Four Hynix staffers will do time in a US jail and together pay $1m in fines after agreeing to plead guilty to US Department of Justice charges that they conspired to fix memory prices, the DoJ said yesterday.
D S Kim, Hynix's General Manager, Worldwide Sales and Marketing; C K Chung, Hynix's Director, Global Strategic Account Sales; K C Suh, Hynix's Senior Manager, Memory Product Marketing; and C.Y. Choi, General Manager, Marketing and Sales Support for Hynix's German subsidiary will each pay $250,000 in fines and spend eight, seven, six and five month, respectively, in prison, the DoJ said.
The four executives also agreed to co-operate with the DoJ's "ongoing" investigation into allegations that a number of memory companies, including Micron, Samsung, Elpida and Infineon, in addition to Hynix, operated a price-fixing cartel between 1 April 1999 and 15 June 2002.
The sentences need to be approved by the US District Court, and the DoJ has already filed charges with the San Francisco court. The charges claim the four "conspired with unnamed employees from other memory makers to fix the prices of DRAM sold to certain computer and server manufacturers in the United States, in violation of the Sherman Act".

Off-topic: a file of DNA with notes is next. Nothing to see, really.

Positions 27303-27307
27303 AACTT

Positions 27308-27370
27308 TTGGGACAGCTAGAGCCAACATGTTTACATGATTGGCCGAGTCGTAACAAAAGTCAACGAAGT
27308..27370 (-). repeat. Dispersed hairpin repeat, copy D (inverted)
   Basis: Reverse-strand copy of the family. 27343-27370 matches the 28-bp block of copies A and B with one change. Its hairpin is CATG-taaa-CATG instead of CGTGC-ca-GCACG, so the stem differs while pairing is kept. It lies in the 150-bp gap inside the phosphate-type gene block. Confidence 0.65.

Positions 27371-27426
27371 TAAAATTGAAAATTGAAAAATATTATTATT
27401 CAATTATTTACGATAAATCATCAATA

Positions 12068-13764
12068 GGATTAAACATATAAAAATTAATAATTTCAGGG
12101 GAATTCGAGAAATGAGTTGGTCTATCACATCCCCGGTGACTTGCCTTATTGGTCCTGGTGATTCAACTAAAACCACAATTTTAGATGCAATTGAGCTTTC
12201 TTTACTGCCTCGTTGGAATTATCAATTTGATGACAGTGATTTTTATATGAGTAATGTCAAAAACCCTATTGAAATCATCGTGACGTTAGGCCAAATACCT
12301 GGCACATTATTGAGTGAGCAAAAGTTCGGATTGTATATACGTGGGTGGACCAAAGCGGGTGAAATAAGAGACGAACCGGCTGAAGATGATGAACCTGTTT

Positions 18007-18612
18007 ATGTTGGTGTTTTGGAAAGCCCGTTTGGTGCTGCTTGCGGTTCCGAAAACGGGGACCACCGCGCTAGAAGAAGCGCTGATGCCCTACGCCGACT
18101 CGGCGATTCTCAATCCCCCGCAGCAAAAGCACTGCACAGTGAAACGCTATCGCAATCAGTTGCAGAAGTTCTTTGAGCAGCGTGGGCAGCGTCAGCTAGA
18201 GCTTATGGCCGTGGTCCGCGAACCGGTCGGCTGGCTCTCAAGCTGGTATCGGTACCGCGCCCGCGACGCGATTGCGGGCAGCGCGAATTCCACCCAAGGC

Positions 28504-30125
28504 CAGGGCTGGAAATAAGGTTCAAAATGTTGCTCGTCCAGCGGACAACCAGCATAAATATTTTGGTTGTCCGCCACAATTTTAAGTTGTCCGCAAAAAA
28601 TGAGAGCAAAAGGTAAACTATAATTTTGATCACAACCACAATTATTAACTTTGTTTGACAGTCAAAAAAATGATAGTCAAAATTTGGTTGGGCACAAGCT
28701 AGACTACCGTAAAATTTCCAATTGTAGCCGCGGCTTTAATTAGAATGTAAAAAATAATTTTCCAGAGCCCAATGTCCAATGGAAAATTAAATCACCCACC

Specifically, the DoJ said, the four are charged with "participating in meetings, conversations, and communications with competitors to discuss the prices of DRAM to be sold to certain customers; agreeing with their competitors to charge prices of DRAM at certain levels to be sold to certain customers; issuing price quotations in accordance with the agreements reached; and exchanging information on sales of DRAM to certain customers, for the purpose of monitoring and enforcing adherence to the agreed-upon prices."
Almost a year ago, in April 2005, Hynix pleaded guilty to its participation in the cartel and agreed to pay a $185m fine. More recently, in January this year, Elpida said it would pay an $84m fine. In December 2005, Samsung agreed to pay $300m. Infineon coughed in September 2004 and said it would pay $160m - the following November, the DoJ charged four Infineon staffers over their part in the cartel. Each paid a $250,000 fine and were given jails terms of between four and six-months.
Micron did not plead guilty to the charges, but admitted that some company executives had participated in the price-fixing programme. It escaped censure by promising to co-operate fully with the DoJ probe.
However, last week it emerged a private lawsuit has been filed that alleges Micron was more deeply responsible than the company's deal with the DoJ implied. ®